A bit of precipitation here and there—rain, ice, snow or sleet—over the past few weeks may have put people thinking that the long-running drought is near a close.
Or maybe not.
The most recent Texas Drought Report, in addition to a recent update from Texas State climatologist Dr. John Nielsen-Gammon point to continuation of drought across much of the state and developing drought in some locations.
“Over the past week we have seen a slight increase in reservoir levels but a slight worsening of drought conditions,” according to the Texas Water Development Board’s weekly update. West Texas was described as continued and developing drought with parts of the Texas Gulf Coast also considered in “continued drought” status.
Currently, 57 percent of the state is considered in drought, up from 49 percent a week earlier, 50 percent three months ago and 77 percent this time last year.
Reservoir levels are currently rated as 64 percent full, up a percentage point from three months ago, but down three points from this time last year. Normal reservoir level for this time of year is 82 percent full.
Texans can expect another scorching summer.
Nielsen-Gammon  said an El Niño might develop later this year, but even if it does, its effects will not be in time to offset another dry, hot summer. “Most of the forecast models are pointing in a positive direction for an El Niño. It’s still way too early to say, but there’s a potential for it,” he said.
For more information on Southwest climate and other issues, please check out Southwest Farm Press Daily  and receive the latest news right to your inbox.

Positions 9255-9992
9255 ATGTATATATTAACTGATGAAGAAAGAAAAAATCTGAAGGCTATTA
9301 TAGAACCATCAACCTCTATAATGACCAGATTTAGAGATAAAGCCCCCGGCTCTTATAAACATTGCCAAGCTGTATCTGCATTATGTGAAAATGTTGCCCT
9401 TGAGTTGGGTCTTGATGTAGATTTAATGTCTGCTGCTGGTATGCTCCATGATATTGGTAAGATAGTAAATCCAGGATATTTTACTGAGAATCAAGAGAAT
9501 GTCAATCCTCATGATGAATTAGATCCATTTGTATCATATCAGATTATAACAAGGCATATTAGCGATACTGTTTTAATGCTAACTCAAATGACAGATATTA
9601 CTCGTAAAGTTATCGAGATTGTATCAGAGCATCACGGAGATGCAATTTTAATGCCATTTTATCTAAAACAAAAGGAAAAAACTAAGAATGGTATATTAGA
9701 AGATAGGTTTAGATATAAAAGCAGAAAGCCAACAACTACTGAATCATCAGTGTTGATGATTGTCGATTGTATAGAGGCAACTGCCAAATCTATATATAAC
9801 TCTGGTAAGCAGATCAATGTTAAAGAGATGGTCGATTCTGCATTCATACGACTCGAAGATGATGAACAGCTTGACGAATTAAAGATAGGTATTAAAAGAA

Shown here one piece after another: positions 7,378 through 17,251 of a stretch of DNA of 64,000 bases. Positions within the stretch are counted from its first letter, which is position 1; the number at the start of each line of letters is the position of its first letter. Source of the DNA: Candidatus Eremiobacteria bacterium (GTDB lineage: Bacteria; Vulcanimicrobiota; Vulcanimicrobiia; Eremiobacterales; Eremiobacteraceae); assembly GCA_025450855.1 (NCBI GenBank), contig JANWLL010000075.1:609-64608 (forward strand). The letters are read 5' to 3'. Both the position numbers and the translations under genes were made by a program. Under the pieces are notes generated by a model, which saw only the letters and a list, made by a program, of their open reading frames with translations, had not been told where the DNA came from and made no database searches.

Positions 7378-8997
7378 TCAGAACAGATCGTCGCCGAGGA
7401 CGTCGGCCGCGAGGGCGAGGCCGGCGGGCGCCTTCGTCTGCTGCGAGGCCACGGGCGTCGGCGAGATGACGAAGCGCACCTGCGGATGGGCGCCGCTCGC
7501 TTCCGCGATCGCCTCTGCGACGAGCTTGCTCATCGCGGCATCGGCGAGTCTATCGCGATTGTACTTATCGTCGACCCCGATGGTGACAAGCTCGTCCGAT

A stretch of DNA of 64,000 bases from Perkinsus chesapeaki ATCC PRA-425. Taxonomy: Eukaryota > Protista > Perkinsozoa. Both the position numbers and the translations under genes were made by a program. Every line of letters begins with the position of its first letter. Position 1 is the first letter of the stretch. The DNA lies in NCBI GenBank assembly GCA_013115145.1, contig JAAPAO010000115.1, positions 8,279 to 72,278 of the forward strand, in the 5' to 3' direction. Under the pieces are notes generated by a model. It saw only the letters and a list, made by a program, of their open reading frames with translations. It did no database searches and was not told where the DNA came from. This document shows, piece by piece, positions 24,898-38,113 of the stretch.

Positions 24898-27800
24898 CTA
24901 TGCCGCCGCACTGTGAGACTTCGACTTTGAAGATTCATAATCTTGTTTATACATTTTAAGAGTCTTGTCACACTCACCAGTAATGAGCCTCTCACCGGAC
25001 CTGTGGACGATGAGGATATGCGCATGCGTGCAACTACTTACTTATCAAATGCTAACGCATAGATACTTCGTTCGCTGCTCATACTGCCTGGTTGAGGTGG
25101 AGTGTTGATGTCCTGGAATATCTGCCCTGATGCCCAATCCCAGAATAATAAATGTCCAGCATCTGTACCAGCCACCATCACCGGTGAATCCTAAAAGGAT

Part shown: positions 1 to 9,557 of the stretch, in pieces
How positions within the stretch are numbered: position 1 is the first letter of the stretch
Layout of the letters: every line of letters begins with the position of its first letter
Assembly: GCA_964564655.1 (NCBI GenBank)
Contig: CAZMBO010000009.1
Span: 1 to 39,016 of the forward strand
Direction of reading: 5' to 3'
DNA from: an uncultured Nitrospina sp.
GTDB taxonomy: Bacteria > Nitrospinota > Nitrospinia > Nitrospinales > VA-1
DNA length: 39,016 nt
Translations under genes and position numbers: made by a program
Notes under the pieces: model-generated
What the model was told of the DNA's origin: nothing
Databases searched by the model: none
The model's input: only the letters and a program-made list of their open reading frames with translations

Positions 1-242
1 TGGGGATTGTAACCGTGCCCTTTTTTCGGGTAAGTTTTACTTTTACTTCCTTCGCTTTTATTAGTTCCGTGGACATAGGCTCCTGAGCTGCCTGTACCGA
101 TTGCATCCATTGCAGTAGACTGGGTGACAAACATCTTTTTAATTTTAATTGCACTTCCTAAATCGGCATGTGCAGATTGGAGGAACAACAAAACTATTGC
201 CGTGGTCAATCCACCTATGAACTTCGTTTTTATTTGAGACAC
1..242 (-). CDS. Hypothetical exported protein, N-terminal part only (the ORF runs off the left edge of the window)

Even a strong El Niño, one that would bring more moisture into the Southwest, would not bring relief until fall.
He said the trend of hotter summers that has persisted for the past few years likely will continue. “That’s not good for drought conditions, because that means more evaporation and more water demand,” Nielsen-Gammon said.
A wet fall was followed by a fairly dry December and an especially dry January.
“The thing about the dry winter is that we’ve had some fall moisture issues already,” he said. “Depending upon how much rain we get in the spring, that basically determines how rapidly things dry out in the summertime. Even with a normal rainfall, summer is a time in just about all areas of the state when we’re water stressed because evapotranspiration is so high. So we’re going to hit the summertime dry conditions earlier than normal, unless we make up this winter moisture deficit in the next couple of months.”
Unfortunately, making up that deficit is not likely to occur in February and march this year. “We still don’t have a good jet-stream pattern to bring us plentiful moisture, and there’s no sign of it developing.”
The Texas Water Development Board said the drought currently affecting part of Texas extends far west, into California and north into Washington State. It also affects Louisiana and New Mexico.
The latest report problems in southern Colorado also affect the elephant butte Reservoir, a source of water for the El Paso area and the Pecos river Basin in New Mexico, which carries water to Red Bluff Reservoir.
A look at recent drought monitor maps shows worst conditions in Texas in the Panhandle and the Rolling Plains, with hot spots into Central Texas. A drought map of the continental United States shows severe drought over much of California and various levels of drought throughout much of the Southwest, Far West and into the Northwest regions.
More information on the current Texas drought and wildfire alerts can be found on the AgriLife Extension Agricultural Drought Task Force website at http://agrilife.tamu.edu/drought/  .